By Keily Oakes
Entertainment reporter, BBC News
The fifth terrestrial TV channel Five launched with a fanfare 10 years ago - with band-of-the-moment The Spice Girls performing the countdown.
A decade later it is no longer the baby of the TV scene, having been joined by hundreds of satellite and cable channels, forcing it to compete on many fronts.
The Spice Girls launched the channel
Its schedules today are hardly recognisable from those of launch night - even its long-running soap Family Affairs bit the dust two years ago to release funds for drama and comedy.
Although it has not been performing as well in the ratings in recent times, it has managed to carve out its own identity, stealing a march on Channel 4 by buying up some of US TV's most critically acclaimed dramas, including CSI, House, Prison Break and Grey's Anatomy.
It even won Channel of the Year at the 2002 Edinburgh TV Festival - the first year the award was handed out.
But there were casualties along the way, most notably when it tried to poach viewers from other channels using a tried and trusted format.
Terry Wogan's return to TV was less than successful when he teamed up with Gaby Roslin for a daytime chat show, which ran for 200 episodes but failed to challenge the dominance of ITV's This Morning.
David Harrison sees the channel as being more balanced
And Chris Evans certainly lost his Midas touch when he launched Five's chat show, Live, with Chris Moyles as host. It received a critical mauling and was eventually pulled.
Its foray into reality TV with the likes of Back to Reality and The Farm have been less than auspicious - but then it is not alone in failing in this area, with the BBC also struggling to make inroads into the popularity of Big Brother and I'm a Celebrity... Get Me Out of Here!
Five's arts and documentary programming has gained strength, with its Extraordinary People strand among the highlights.
Five's director of knowledge, David Harrison, admits there has been a shift in focus since the channel's inception.
"I think when we launched there was a degree of over-promising, we had to shout very loud to get heard and I think there was a suggestion that we made a hell of a lot of noise about not very much."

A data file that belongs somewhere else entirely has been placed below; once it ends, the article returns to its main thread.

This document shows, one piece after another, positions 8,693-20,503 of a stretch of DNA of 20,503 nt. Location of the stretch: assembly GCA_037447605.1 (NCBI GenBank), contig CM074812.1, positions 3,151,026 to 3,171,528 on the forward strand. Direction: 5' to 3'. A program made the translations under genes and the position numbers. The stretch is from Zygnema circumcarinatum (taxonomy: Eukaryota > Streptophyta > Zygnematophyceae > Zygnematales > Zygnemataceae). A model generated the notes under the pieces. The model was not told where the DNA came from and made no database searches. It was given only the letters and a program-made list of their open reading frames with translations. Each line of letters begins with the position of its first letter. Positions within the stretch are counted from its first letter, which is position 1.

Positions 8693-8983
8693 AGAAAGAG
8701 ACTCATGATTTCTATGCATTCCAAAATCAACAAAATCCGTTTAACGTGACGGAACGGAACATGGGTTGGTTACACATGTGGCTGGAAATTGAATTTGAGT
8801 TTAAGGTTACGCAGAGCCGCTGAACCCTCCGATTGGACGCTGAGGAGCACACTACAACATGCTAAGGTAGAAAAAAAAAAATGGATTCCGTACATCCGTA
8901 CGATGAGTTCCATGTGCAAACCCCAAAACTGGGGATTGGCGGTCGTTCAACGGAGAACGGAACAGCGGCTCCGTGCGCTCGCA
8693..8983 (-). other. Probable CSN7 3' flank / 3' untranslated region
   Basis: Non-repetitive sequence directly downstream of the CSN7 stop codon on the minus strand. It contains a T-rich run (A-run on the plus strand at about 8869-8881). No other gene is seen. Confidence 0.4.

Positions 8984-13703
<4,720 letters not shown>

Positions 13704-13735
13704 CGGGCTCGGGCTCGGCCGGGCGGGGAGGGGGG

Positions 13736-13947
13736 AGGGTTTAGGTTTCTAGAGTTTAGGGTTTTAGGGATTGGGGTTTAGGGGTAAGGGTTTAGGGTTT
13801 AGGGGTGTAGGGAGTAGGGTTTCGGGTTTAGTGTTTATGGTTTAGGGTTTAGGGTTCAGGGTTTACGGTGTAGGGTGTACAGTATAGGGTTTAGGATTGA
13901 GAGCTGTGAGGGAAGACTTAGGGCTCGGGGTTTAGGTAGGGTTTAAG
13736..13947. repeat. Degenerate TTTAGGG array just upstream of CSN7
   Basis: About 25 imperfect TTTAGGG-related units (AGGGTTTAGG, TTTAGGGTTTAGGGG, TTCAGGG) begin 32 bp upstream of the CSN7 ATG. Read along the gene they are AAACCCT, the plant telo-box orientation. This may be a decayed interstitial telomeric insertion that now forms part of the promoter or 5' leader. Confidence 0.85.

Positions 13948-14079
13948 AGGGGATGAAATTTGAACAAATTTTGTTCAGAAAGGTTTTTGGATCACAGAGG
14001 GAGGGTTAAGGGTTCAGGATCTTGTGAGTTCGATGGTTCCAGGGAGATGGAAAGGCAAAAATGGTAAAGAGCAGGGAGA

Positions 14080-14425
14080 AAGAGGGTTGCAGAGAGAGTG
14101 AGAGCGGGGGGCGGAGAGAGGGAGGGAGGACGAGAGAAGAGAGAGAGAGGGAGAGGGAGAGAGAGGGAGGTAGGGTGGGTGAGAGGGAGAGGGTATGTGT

Five has had four chief executives in its short history - Ian Ritchie, David Elstein, Dawn Airey and now Jane Lighting - each bringing their own style to the channel.
Airey's tenure was seen as the downmarket era - including the infamous Naked Jungle which featured a nude Keith Chegwin.
"That was a painful but good lesson," says Mr Harrison of Naked Jungle, "that you can spend years creating a positive perception and positive portrayal of a channel and undo the work in half an hour."
In 2002, the channel changed its name to just Five, as it attempted to shed its image of the home of low-budget gameshows, soft porn and obscure football matches.
Naked Jungle was a low for Five - and Keith Chegwin
"There's a lot still similar about the channel but with evolution it has become a more balanced and grown-up schedule," says Mr Harrison.
Despite being ranked the fifth of five most watched terrestrial channels, Five's director of programming, Lisa Opie, puts it more buoyantly.
"We're fifth in a market of 410 channels....and being fifth in the marketplace is in fact a tremendous achievement and a great position to be in."
The biggest change for Five was the introduction of its two digital channels in 2006 - Five Life and Five US - into an undeniably crowded marketplace. They have both fared considerably better on the Freeview platform than satellite so far.
And a new concept for Five is enabling viewers to pitch their own programme ideas to commissioners using the MySpace website - a trendy concept aimed at the younger generation.
Whether any of these ideas are actually picked up remains to be seen, but it echoes Five's new spirit of inclusiveness.
For Mr Harrison, personal schedule highlights over recent years have been Prison Break - "the epitome of must see TV" - and the Test Match highlights programme which it started after Channel 4 lost the live rights to Sky.
Prison Break has proved a critical hit for Five
"There was an assumption that 'oh my god, this has gone to Five. What sort of a mess are they going to make of it?'" he says.
"But far from making a mess it's just top notch, it's just so well produced and presented. It's been nominated for RTS sports awards."
As for his thoughts for the future?
"I like the idea of Five as the slightly mischievous but self-assured broadcaster moving on into the future, leaving that slightly confused area of all things to all people behind us, and just defining more tightly who we are, moving forward with confidence.
"There is still scope for growth and that is what is exciting. It's not as if we are operating absolutely at the limit of our audiences," continues Mr Harrison.
We can see things all over the schedule that still have scope for audience growth."